Welcome! I’m honored to introduce you to my guest today, Dr. Regina Benjamin, who is the former U.S. Surgeon General under President Obama.
- There has been some confusion about the position of US Surgeon General, so can you describe the position and tell us what it entails? “Most people associate the US Surgeon General with the warnings on tobacco products about the dangers. That’s not all we do, though. We are responsible to communicate the best health science that we have. The Surgeon General is also the leader of US Public Health Services. We are considered part of the military. I like to say we carry needles, and not guns.”
- Are you appointed or elected to the position? “The US Surgeon General is nominated by the president, and then confirmed by the Senate. The Senate also assigns the position for a 1-4 year term. I was fortunate to be confirmed unanimously without a hearing.”
- Can you explain the focus of your mission today? “Part of the division of Science and Communication is to get the word out about health information and raise awareness. I’m partnering with Pfizer to get the word out about pneumococcal pneumonia, especially to older Americans, who are at a greater risk.”
- Most people probably don’t understand that vaccinations are free under Medicare. Can you explain? “Vaccinations are included in preventive services, and so they are free and without a co-payment, even for those with private insurance. These vaccines are available at doctors’ offices, clinics, health centers, and drugstores. The goal is to make them easy and accessible.”
- Is there a season in which pneumococcal pneumonia is more prevalent than others? “Not really—this disease is not weather-related. It is more related to the immune system of the patient. For some reason, African-Americans seem to be at a higher risk.”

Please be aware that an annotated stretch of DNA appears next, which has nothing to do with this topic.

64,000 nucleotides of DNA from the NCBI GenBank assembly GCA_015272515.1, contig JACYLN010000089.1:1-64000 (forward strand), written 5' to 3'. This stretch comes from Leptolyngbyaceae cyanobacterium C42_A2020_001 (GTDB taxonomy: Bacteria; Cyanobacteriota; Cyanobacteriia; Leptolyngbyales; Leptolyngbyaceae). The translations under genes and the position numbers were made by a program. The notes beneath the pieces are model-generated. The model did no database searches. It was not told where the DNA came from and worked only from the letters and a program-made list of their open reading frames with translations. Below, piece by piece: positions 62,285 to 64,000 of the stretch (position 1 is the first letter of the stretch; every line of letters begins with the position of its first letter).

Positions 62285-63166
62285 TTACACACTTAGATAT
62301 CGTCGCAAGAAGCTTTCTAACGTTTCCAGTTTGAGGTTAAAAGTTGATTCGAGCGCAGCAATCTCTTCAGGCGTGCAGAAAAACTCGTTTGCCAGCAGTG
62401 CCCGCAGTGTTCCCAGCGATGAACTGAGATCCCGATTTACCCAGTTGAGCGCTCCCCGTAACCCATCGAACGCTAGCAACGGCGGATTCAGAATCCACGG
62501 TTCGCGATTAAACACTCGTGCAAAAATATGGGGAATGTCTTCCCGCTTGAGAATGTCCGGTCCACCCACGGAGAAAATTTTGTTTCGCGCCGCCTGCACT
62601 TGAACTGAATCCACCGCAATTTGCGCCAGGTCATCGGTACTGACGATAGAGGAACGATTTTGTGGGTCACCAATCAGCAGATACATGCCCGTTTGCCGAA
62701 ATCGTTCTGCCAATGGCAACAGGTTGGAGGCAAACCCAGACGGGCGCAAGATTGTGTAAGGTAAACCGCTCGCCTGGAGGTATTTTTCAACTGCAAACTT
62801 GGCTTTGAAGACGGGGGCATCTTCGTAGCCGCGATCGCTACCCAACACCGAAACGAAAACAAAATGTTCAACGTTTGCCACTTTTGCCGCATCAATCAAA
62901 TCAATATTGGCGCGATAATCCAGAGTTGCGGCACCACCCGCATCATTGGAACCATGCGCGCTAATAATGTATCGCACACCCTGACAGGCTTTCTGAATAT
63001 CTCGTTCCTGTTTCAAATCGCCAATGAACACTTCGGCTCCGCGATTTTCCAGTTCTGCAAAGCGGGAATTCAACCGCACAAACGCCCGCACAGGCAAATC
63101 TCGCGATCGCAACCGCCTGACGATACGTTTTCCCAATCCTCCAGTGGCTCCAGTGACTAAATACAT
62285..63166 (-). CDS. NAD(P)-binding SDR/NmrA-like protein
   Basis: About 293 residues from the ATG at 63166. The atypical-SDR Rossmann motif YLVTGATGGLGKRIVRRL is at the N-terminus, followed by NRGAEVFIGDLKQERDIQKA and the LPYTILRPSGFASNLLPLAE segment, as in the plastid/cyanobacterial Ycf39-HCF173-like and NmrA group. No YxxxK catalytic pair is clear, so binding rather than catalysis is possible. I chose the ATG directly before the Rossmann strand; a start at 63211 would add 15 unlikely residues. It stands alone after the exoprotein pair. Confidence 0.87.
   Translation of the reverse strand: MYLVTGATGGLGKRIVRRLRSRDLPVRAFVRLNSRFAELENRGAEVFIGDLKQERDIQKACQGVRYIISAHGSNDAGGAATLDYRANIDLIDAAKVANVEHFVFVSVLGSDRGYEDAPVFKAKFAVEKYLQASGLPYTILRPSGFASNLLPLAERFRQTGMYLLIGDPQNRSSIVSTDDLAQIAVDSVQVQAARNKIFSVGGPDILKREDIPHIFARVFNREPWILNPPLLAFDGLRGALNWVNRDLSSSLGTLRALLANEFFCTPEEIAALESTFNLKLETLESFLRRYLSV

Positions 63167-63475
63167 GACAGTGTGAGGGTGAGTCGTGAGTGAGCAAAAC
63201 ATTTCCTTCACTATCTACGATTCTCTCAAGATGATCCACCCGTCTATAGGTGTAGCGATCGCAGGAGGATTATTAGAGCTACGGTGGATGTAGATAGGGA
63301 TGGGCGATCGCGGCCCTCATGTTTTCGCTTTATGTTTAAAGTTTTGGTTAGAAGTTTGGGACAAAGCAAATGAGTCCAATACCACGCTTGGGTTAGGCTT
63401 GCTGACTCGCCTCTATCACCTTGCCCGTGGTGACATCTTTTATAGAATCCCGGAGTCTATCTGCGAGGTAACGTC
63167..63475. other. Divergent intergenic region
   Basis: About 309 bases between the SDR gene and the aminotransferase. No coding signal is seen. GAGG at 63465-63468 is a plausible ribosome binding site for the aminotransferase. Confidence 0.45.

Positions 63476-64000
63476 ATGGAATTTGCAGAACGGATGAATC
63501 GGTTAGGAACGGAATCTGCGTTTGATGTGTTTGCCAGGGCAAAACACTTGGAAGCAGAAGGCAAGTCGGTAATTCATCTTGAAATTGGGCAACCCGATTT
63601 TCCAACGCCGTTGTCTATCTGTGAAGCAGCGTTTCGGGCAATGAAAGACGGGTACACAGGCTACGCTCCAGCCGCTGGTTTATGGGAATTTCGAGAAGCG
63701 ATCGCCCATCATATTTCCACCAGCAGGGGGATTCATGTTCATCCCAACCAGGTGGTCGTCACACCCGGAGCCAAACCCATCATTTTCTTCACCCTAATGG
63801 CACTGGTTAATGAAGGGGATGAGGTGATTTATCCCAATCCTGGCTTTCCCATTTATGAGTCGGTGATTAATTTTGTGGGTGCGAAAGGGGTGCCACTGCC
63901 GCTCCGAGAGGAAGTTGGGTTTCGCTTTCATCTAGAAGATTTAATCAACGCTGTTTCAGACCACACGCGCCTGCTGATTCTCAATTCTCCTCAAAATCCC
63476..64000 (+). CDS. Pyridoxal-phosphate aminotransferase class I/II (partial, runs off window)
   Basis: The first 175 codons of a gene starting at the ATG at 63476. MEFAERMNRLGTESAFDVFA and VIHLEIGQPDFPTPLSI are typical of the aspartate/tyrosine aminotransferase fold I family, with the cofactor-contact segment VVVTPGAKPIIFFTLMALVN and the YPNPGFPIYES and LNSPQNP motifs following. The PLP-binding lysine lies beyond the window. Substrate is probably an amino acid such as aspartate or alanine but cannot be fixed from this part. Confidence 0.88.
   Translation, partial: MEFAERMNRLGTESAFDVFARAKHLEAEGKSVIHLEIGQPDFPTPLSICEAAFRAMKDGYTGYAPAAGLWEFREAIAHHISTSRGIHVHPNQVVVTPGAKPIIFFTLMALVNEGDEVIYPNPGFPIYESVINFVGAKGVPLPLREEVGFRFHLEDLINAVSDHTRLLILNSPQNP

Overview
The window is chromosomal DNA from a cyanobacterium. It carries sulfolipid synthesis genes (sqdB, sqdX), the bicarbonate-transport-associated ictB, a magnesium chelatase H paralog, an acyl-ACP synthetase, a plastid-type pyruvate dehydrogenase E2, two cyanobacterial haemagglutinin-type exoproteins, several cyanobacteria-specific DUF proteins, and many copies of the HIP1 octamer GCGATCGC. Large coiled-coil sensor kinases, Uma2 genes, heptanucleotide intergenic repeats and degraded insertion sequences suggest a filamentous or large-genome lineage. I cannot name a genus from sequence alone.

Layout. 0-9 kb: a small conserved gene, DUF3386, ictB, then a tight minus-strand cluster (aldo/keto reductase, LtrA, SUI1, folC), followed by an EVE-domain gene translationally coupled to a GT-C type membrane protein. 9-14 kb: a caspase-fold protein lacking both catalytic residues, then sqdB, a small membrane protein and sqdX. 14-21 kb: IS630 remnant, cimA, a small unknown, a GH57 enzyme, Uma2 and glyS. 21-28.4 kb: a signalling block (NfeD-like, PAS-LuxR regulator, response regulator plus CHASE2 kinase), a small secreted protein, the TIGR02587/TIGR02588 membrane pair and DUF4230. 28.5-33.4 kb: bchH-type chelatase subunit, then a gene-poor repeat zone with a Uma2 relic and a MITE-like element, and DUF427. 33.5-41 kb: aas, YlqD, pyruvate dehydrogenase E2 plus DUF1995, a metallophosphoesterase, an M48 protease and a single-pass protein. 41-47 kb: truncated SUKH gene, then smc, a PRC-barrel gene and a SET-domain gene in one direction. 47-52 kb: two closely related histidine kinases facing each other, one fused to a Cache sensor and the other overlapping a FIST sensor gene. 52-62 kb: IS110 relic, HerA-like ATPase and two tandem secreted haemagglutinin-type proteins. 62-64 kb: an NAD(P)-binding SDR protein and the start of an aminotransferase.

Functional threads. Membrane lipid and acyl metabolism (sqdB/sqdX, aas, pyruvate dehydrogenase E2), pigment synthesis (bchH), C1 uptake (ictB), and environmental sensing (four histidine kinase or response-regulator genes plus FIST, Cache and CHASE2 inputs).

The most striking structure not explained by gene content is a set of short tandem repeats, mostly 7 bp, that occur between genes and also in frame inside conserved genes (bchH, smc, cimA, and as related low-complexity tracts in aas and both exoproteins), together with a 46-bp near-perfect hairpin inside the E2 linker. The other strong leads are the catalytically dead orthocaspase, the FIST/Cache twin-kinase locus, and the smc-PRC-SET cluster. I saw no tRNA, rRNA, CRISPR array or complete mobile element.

- Can an older person get more than one vaccination at a time, like a flu shot AND the pneumococcal pneumonia shot? “It varies according to the person, so it’s important to talk to your doctor. In general, the vaccinations probably can be given together if there aren’t other special conditions.”
- What are the signs and symptoms of pneumococcal pneumonia? “Anybody can get this disease, even a very healthy person. Those over age 65 are at a greater risk. The symptoms include a sudden onset of high fever, shortness of breath, coughing, and chest pain. The average hospital stay is about five days and it can even cause death. Prevention is the key!”
- For pneumococcal pneumonia, is there a live strain of the bacteria in the vaccination, or is it a synthetic form? “Most vaccinations today have an ‘attenuated’ form, which means they are live but not active. The goal is for your immune system to ‘think’ you have had the disease when you haven’t, so the antibodies are produced. There are different types and different brands of the vaccine. Your doctor can help decide which form of the vaccine is best for you.”
- What are the best ways to keep from getting this disease? “Handwashing is the best preventive. You should also exercise, eat well, and live a healthy lifestyle. Pneumococcal pneumonia is spread by coughing and sneezing, or by touching surfaces where someone has coughed or sneezed. We can’t avoid people completely, so that is why the vaccine is so important.”
- Dr. Benjamin, what was the most wonderful thing about your job as US Surgeon General? “My favorite thing was getting to meet people in their communities and talk about the prevention of disease and the promotion of good health.”
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